|Maternal Mortality in an Iraqi Tertiary Hospital: Lessons From the Years of the Crisis|
|Reshed Zeki Obeid1, Dina Akeel Salman2, Zainab Abdul Ameer Jaafar2|
|1Department of Obstetrics and Gynecology, College of Medicine, Al-Anbar University, Iraq
2Department of Obstetrics and Gynecology, College of Medicine, Al-Mustansiriyah University, Iraq
IJWHR 2020; 8: 362-367
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Keywords : Iraq, Maternal mortality, Obstetrical hemorrhage
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Objectives: Maternal mortality is a crucial indicator of health care provision within a nation, particularly during the periods of instability. This study aimed to assess the maternal mortality ratio in one of the largest hospitals in Baghdad over eight years including the time of the threat of the so-called Islamic State of Syria and Iraq.
Materials and Methods: A cross-sectional study was undertaken by reviewing the records of mothers who passed away in the hospital from February 2011 to February 2018. The gathered data included the patients’ demographic features as well as obstetrical and medical conditions and causes of death each year.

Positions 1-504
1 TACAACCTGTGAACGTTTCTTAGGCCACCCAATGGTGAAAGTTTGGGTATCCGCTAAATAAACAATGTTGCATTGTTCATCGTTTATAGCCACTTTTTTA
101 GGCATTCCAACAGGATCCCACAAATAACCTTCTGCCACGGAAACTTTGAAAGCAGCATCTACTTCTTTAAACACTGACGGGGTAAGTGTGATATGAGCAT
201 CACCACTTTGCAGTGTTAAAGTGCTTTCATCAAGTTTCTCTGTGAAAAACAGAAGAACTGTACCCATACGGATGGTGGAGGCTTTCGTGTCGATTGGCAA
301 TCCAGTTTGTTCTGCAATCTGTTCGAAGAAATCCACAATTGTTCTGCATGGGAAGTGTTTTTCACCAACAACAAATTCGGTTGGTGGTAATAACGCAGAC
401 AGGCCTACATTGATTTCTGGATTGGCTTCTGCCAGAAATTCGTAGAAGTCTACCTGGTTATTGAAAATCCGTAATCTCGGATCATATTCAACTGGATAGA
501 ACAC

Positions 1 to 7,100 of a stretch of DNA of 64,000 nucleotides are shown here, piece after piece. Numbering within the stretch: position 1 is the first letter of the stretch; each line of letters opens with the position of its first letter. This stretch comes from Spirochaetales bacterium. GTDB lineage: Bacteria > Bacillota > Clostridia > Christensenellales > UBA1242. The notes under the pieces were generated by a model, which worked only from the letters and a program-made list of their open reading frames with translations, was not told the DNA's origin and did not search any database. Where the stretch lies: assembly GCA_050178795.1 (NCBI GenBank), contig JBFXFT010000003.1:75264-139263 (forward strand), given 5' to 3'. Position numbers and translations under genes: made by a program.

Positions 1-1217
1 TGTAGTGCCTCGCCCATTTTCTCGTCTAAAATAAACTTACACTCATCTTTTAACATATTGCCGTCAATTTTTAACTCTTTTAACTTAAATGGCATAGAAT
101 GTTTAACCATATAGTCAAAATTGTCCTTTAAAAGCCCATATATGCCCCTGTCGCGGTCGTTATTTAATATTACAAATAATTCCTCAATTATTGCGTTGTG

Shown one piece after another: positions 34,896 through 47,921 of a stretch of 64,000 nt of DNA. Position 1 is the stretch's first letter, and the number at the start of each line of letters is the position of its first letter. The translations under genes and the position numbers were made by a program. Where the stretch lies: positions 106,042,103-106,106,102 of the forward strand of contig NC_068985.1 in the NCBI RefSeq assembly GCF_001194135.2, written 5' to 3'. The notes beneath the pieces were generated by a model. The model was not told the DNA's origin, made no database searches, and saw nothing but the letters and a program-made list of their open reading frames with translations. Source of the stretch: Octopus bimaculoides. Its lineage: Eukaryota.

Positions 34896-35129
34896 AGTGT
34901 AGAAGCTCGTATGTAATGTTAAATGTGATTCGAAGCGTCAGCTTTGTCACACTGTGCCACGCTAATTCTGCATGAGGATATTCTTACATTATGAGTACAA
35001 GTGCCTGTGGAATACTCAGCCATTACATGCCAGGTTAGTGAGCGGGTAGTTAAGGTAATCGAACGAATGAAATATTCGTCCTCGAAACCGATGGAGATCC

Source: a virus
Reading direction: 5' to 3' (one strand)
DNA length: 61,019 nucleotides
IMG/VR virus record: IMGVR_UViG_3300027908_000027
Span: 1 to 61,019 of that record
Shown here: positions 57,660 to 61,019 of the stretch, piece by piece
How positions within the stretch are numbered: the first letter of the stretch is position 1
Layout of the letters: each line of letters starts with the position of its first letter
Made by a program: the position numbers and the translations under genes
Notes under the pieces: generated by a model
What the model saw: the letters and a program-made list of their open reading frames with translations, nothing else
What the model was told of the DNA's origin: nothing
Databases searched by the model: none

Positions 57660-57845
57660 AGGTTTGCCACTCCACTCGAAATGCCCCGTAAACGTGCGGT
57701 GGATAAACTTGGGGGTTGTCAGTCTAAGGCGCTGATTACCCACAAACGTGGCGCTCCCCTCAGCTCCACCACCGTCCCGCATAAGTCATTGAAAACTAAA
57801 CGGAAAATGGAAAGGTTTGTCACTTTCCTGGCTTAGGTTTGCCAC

Results: During the eight years, the total live births numbered 95 800 while 52 mothers died for a maternal mortality ratio of 58.12 per 105. Most of the deceased mothers aged between 30 and 39 years (P = 0.0015), were multiparous and from rural residence (P = 0.000), booked no antenatal care (P = 0.0014), and completed delivery via a cesarean section (P = 0.0184). The majority died in the postpartum period (P = 0.000) within the first 12 hours of admission (P = 0.000). Finally, the major presentation and cause of death were often obstetrical hemorrhage.
Conclusions: The maternal mortality was high and obstetrical hemorrhage was the main cause of death. In addition, the majority of patients died within the first 12 hours of admission, which is attributed to delays in access to the hospital and the lack of needed facilities during that critical period of time.
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